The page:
Adland has a penchant for celebrating creativity, but those planning, buying and executing the campaigns are often forgotten. Meet the Media Minds sees The Drum address that imbalance and dig into the models and strategy of the world’s biggest media agencies.
This week we sit down with Garrett O’Reilly, managing director of Hearts & Science UK.
What would be your first lesson for a media newbie?
Early on in my own career, I was lucky enough to spend some time with Nick Kendall when he was head of planning at BBH and running the IPA Excellence Diploma. He gave some very simple advice that I didn’t fully appreciate at the time. He said, ‘no matter what, keep going.’ Only all these years later do I realize how good his advice was, so I’m passing it on.
Keep going. Take a pause and re-evaluate your next move, but don’t give up.
What platform or channel excites you the most?
The metaverse, in all its sprawling glory, may not be a single platform, but it is incredibly exciting nonetheless. We’ve already worked with some clients on this, and what has been most interesting to me is realizing most of us are just digital tourists; we live predominantly in our physical world and only dip in and out of social media or gaming platforms before coming back to reality.
But we’re witnessing such radically different behaviors and attitudes in younger people, the real natives of a connected world. For them, the boundaries between the physical and digital spaces are experienced very differently, and the concept of the metaverse – a collective virtual shared space – is set to blur that even further, with undefined consequences for our trade – and the world.
So from a planning and creative point of view, well, that’s just fascinating. We are literally seeing entire new worlds built for us to explore, so what on earth does a media plan inside a metaverse look like? It’s completely uncharted territory.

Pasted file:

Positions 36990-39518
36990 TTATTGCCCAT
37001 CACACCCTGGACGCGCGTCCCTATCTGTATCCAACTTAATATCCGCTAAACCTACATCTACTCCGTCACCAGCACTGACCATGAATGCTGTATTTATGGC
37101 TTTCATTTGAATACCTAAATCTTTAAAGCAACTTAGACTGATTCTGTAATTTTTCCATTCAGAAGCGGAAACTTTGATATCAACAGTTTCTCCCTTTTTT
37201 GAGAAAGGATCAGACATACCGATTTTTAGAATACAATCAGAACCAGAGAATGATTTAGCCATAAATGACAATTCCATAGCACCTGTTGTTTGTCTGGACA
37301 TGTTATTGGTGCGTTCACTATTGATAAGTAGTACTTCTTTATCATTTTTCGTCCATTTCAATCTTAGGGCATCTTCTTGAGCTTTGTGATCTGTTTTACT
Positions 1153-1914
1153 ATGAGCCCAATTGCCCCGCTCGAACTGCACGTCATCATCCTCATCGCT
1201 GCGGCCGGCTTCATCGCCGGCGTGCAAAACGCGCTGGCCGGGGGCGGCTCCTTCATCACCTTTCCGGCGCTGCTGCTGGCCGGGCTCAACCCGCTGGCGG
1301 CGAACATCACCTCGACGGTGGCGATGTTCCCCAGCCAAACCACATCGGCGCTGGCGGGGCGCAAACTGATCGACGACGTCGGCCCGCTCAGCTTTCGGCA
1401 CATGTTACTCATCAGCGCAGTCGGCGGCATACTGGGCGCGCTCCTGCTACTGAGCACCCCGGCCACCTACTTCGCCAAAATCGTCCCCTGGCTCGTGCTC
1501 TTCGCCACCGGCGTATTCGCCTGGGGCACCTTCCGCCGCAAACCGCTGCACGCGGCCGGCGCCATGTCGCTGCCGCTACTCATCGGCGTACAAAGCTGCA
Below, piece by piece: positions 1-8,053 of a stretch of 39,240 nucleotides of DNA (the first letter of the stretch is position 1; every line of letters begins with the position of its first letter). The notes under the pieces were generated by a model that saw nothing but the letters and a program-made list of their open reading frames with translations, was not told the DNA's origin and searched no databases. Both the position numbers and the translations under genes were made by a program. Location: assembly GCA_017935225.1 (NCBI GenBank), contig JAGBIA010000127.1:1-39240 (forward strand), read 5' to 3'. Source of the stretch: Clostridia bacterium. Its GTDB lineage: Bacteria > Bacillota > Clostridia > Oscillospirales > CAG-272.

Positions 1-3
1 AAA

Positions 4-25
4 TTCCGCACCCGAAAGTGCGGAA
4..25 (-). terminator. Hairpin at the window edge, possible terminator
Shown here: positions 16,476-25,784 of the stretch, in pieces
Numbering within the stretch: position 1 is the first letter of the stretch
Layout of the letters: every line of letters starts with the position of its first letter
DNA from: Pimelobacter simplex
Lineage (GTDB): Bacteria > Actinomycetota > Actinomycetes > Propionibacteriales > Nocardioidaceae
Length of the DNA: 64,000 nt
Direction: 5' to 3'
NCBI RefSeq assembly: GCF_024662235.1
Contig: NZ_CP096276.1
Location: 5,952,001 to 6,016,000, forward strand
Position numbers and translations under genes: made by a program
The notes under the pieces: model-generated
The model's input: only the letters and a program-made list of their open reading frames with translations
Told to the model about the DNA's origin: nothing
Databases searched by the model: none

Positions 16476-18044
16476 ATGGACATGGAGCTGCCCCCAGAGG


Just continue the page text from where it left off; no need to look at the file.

What are the biggest challenges facing the business?
The fight for and retention of talent, and everything that encompasses today, which is a lot. We’re emerging from a pandemic that has changed our working and personal lives in so many ways, and we need to be really supportive of our staff in what is a very unstructured, difficult time.
Diversity of talent is also hugely important. At Hearts, we’ve worked incredibly hard to try and change those dispiriting census figures from the IPA, and relative to the wider industry I think we’re strong. But we must still do more. That requires a whole new level of empathy and understanding of people.
But going the extra mile really does mean you’re able to create a dynamic agency, filled with a broader spectrum of views and ideas. It makes for a better place to work and is having a brilliant and tangible effect on our output.
What’s the most clever or innovative use of media you can think of?
At its most fundamental level, media planning is about getting the right message in front of someone to gain awareness or consideration. But I get really excited when people are more ambitious with what media placement can do; strategies that really start to collapse the funnel, and disrupt more linear paths to purchase.
That’s what the Hearts team achieved with Ocado and a partnership with The Guardian’s Feast magazine. The challenge was predominantly about relevancy of the brand, so we’ve taken Feast over for a year. But we’ve made it an exclusive space that no other brands can occupy, and then taken this to a new level with QR codes on recipes that can place all the ingredients on your Ocado shopping list ready for a doorstep delivery.